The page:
Color hunters from around the globe share the mountain roads, lakesides and vistas in a joyful and hushed reverence. 
a divergent view
   The David Fincher film based on Gillian Flynn's well read book and powerfully written screen play is getting a lot of buzz. Fincher is a superb director and superb too are actors Ben Affleck, Rosamund Pike and Kim Dickens. Pike's role is award nomination worthy. Neil Patrick Harris and Tyler Perry bring a lot in their small but important supporting roles.
   Some reviews have focused on the tight intrigue and mystery while others have plumbed the portrayal of marriage, manipulative madness, deceit and how truth can be quite a relative thing.  Fincher does all of that while moving a compelling story line ahead.  All of this is good.  Some of this is serious.  The brutality and deceit are troubling.  Still I left the theatre thinking what a clever joke it had been. I don't know if that is because of Flynn's writing or Fincher's directing or my sense of things after a life in journalism.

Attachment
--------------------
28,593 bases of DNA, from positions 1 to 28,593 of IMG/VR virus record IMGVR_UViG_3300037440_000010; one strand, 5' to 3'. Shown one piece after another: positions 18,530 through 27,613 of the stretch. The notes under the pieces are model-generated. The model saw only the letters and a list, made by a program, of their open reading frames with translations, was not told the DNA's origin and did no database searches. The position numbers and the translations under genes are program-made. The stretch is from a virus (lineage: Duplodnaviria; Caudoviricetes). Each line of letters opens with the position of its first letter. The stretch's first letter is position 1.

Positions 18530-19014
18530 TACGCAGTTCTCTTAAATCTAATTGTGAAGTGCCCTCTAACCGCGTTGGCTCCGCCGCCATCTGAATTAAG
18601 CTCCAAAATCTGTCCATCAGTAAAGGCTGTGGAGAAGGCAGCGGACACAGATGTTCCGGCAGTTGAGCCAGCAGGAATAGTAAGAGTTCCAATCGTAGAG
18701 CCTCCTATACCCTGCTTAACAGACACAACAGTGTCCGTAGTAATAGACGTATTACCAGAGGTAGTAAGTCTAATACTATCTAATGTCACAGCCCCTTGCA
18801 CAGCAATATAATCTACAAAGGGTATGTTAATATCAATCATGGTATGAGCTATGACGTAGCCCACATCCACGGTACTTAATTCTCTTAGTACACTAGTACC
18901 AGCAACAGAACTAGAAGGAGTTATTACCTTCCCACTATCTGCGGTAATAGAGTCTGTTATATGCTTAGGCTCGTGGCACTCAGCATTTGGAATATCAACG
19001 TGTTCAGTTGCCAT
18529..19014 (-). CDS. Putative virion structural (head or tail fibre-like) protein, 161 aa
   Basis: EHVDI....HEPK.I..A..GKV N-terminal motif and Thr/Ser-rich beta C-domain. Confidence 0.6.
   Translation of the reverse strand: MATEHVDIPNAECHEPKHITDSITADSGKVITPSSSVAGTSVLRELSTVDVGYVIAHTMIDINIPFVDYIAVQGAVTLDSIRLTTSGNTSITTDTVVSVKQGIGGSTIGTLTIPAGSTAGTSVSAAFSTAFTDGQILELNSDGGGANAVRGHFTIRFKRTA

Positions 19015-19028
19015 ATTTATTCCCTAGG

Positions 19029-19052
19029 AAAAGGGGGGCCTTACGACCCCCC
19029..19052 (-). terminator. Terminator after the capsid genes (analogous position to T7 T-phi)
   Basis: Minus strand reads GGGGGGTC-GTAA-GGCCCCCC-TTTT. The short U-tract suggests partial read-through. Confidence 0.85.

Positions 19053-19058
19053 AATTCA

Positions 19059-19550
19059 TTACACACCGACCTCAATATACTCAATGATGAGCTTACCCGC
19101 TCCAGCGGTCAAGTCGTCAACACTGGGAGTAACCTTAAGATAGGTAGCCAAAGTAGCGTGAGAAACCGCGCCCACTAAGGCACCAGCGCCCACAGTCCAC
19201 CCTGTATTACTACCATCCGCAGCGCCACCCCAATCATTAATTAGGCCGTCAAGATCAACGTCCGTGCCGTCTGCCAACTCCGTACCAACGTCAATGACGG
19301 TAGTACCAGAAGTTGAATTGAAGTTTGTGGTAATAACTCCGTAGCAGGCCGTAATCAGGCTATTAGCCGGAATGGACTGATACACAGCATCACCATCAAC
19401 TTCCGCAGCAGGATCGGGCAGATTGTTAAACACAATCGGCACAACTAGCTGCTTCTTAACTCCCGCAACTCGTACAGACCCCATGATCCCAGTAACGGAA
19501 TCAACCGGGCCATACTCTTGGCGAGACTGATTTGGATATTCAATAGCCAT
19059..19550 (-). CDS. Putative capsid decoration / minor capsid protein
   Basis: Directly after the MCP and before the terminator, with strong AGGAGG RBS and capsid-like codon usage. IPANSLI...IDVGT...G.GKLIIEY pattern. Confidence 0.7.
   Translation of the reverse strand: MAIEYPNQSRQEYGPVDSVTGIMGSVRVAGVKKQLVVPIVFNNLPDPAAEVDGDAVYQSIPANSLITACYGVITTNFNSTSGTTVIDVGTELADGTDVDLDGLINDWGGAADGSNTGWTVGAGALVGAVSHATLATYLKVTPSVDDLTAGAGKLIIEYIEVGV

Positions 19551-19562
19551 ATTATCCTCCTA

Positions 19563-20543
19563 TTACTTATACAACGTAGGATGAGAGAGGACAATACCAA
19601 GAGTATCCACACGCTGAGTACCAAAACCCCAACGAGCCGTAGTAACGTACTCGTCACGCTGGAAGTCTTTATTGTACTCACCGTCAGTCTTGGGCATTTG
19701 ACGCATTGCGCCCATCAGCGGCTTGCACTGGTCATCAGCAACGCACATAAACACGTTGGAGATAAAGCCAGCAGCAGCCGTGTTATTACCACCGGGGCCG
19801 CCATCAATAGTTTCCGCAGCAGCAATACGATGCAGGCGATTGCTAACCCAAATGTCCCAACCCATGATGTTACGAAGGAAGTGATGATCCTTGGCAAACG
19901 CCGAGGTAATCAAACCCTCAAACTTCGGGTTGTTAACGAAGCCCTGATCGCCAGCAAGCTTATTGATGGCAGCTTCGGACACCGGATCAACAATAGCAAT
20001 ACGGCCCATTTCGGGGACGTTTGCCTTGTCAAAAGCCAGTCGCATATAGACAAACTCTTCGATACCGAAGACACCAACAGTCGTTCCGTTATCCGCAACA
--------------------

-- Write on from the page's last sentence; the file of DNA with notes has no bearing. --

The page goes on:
Gone Girl was entertaining, with an emotional ride, but in the end was a kind of satire.  Look at how silly the media, especially cable news, and stories that spark feeding frenzy mobs really are. What does it say about the media and those who consume this stuff?  Look at how mercurial are fame and reputation.  Look at how vulnerable and relative "truth" is.  Look how a clever and deceptive mind can lead police, justice and media astray. Look at what happens in relationships.  Look what is says about honesty in being who you are.  Yep, Gone Girl does all of that and I think Fincher and company did it all in such a way that at the end we really need to chuckle and perhaps shake our heads.